I had a recent conversation with the owner of my apartment. I live in Colombia, so we were speaking in Spanish, and on this particular occasion we were talking about Spanish. He told me stories of his time spent in the US and how he would occasionally have confusing moments where he only knew one translation for a word which stands for multiple ideas in Spanish, but its translation only means one of them.
A particularly funny case was with the word “cita,” which basically means anything you could put on your calendar, from appointment to date. He only knew the translation “date,” so needless to say he had some hilarious mishaps with trying to set up appointments with coworkers and the like. (Imagine “what time is our date?” being the question in place of “what time is our appointment?” and you’ll get the picture.)
All hilarious language-related mishaps aside, it got me thinking…what other Spanish words have multiple meanings? One that came to mind was the verb “esperar,” which means either “to hope” or “to wait.” Since a lot of recent events in my life have much to do with hope and some to do with waiting, this really got me thinking about the two concepts.
I am reminded of Liberation Theology’s understanding of the Easter narrative in considering the dissonance between hoping and waiting. Living in Latin America and having a strong interest in Liberation Theology, particularly regarding its understanding of the Easter narrative, I took notice while I was visiting Medellin on Good Friday that there were many (many) processionals, via cruces – the way of the cross.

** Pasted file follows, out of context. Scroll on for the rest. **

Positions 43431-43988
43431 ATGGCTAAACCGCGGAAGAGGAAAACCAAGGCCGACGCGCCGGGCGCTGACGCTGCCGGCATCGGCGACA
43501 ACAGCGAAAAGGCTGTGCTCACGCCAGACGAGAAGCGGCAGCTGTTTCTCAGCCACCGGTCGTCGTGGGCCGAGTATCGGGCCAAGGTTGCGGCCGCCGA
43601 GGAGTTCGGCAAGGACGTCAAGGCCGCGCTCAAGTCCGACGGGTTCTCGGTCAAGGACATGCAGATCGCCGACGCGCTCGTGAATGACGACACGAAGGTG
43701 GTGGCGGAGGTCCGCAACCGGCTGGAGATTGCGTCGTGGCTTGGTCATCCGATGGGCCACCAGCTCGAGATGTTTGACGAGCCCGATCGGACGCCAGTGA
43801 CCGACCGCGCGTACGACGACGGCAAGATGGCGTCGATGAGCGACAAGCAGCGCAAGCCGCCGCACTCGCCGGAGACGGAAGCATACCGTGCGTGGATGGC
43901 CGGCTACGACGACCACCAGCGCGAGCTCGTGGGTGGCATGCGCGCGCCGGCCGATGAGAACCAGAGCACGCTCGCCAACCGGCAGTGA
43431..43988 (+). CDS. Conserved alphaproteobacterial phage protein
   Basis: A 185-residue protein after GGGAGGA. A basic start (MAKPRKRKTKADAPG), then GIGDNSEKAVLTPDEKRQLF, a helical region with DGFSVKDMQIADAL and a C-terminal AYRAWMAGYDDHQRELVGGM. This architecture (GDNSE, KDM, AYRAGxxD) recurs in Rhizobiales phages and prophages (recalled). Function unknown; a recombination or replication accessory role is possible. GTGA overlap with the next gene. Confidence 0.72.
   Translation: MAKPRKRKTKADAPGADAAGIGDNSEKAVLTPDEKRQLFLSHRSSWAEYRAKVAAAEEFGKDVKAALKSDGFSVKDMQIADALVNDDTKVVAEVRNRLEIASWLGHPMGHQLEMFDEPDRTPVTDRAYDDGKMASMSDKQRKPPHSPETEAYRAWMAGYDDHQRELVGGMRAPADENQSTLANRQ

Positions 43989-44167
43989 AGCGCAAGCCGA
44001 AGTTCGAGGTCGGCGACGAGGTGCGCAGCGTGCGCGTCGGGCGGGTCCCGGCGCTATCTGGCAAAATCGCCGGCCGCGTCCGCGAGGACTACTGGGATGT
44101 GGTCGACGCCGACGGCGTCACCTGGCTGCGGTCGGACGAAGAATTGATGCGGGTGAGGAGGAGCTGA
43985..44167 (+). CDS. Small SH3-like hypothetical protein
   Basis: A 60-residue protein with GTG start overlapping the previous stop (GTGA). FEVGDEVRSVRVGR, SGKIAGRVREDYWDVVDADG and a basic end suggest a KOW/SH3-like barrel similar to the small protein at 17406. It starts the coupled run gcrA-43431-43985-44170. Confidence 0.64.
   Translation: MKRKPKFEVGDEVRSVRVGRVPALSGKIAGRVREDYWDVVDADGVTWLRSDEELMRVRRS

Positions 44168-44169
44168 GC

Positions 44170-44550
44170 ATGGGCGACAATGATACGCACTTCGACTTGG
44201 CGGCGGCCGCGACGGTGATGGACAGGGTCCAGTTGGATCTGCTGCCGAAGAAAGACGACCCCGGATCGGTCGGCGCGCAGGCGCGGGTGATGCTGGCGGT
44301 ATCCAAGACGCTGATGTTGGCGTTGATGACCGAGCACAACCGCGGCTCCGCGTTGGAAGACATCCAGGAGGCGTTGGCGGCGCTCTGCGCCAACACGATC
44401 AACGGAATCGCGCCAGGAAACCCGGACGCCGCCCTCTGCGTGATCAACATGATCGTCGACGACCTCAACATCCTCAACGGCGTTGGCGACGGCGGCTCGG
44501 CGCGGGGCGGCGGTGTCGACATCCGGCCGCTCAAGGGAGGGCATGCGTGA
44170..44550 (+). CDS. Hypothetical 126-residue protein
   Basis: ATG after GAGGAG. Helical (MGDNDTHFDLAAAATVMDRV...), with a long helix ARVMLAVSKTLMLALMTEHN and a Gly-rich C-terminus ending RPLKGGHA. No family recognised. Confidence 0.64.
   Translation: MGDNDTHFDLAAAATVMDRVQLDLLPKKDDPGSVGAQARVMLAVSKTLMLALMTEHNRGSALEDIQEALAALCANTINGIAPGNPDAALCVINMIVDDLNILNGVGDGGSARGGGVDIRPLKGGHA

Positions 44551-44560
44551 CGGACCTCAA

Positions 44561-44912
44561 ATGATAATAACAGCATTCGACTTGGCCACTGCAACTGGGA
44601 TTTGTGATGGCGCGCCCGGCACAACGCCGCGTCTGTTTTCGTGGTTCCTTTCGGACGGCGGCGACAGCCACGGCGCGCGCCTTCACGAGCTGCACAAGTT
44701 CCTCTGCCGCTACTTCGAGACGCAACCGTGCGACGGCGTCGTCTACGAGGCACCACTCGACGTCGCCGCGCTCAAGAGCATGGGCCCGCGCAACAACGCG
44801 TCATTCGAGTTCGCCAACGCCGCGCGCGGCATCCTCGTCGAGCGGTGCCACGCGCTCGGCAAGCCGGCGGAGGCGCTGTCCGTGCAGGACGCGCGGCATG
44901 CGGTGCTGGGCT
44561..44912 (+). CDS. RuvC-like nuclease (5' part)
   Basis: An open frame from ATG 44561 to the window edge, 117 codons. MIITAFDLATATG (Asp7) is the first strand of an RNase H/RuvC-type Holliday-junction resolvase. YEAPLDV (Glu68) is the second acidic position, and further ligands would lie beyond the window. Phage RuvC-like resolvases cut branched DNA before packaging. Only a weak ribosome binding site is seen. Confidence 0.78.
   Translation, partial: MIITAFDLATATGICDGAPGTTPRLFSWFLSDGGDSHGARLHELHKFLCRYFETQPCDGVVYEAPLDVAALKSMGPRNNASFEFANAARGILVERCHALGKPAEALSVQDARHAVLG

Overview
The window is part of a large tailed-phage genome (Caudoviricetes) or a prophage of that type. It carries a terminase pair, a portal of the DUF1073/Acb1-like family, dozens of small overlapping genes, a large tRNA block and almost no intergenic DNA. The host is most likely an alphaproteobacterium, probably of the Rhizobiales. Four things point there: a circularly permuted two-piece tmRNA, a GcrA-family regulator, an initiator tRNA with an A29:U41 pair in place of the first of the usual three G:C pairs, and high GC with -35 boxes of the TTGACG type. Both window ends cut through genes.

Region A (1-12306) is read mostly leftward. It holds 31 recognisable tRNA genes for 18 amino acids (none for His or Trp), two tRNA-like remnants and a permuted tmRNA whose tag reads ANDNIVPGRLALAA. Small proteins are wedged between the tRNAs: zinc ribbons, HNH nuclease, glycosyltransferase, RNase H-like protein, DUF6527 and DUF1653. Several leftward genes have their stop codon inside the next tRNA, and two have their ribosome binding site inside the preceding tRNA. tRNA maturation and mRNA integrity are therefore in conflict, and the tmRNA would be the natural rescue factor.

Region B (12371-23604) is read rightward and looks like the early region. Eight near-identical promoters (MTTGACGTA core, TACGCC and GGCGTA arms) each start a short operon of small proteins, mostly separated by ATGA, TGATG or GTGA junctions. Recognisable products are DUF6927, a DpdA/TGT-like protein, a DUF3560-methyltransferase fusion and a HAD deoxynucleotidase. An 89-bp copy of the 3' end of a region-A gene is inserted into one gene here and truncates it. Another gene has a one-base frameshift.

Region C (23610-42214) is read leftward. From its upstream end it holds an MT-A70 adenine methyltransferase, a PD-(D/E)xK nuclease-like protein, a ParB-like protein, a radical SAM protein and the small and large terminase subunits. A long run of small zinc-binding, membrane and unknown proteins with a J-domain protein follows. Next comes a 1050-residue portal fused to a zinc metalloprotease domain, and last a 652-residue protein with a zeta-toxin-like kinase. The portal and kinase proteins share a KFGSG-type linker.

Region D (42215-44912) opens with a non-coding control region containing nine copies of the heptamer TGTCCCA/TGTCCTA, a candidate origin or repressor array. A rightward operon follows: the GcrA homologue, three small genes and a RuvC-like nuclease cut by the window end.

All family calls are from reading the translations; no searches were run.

It reminded me that Liberation Theology explains that in Latin America, Good Friday is celebrated more strongly than Easter. I am sure this might seem strange for those Christians from the US who are reading this, because the idea of the resurrection is surely something to celebrate. However, among the people of Latin America, who face conflict, poverty, social and political exclusion, and a whole variety of other injustices, oppressions, and exclusions, the resurrection, a victory of life over the forces of death is not something which they can identify with.
What they can identify with, though, is the suffering of Good Friday. It can be seen as an act of solidarity by Christ with the poor, the marginalized, the suffering, and the oppressed. Many cannot identify with the risen Christ, because they have not yet experienced that resurrection from the circumstances in which they live.
They are in the Good Friday period, walking alongside the suffering Christ. They live Saturday, waiting, hoping, wishing for something to change, but still living in a context of death and uncertainty. But there is hope. Sunday brings the resurrection, the change that has been hoped and waited for all along. However, Friday and Saturday are almost necessarily part of the process. So hope has this dynamic of waiting sometimes, whether we like it or not.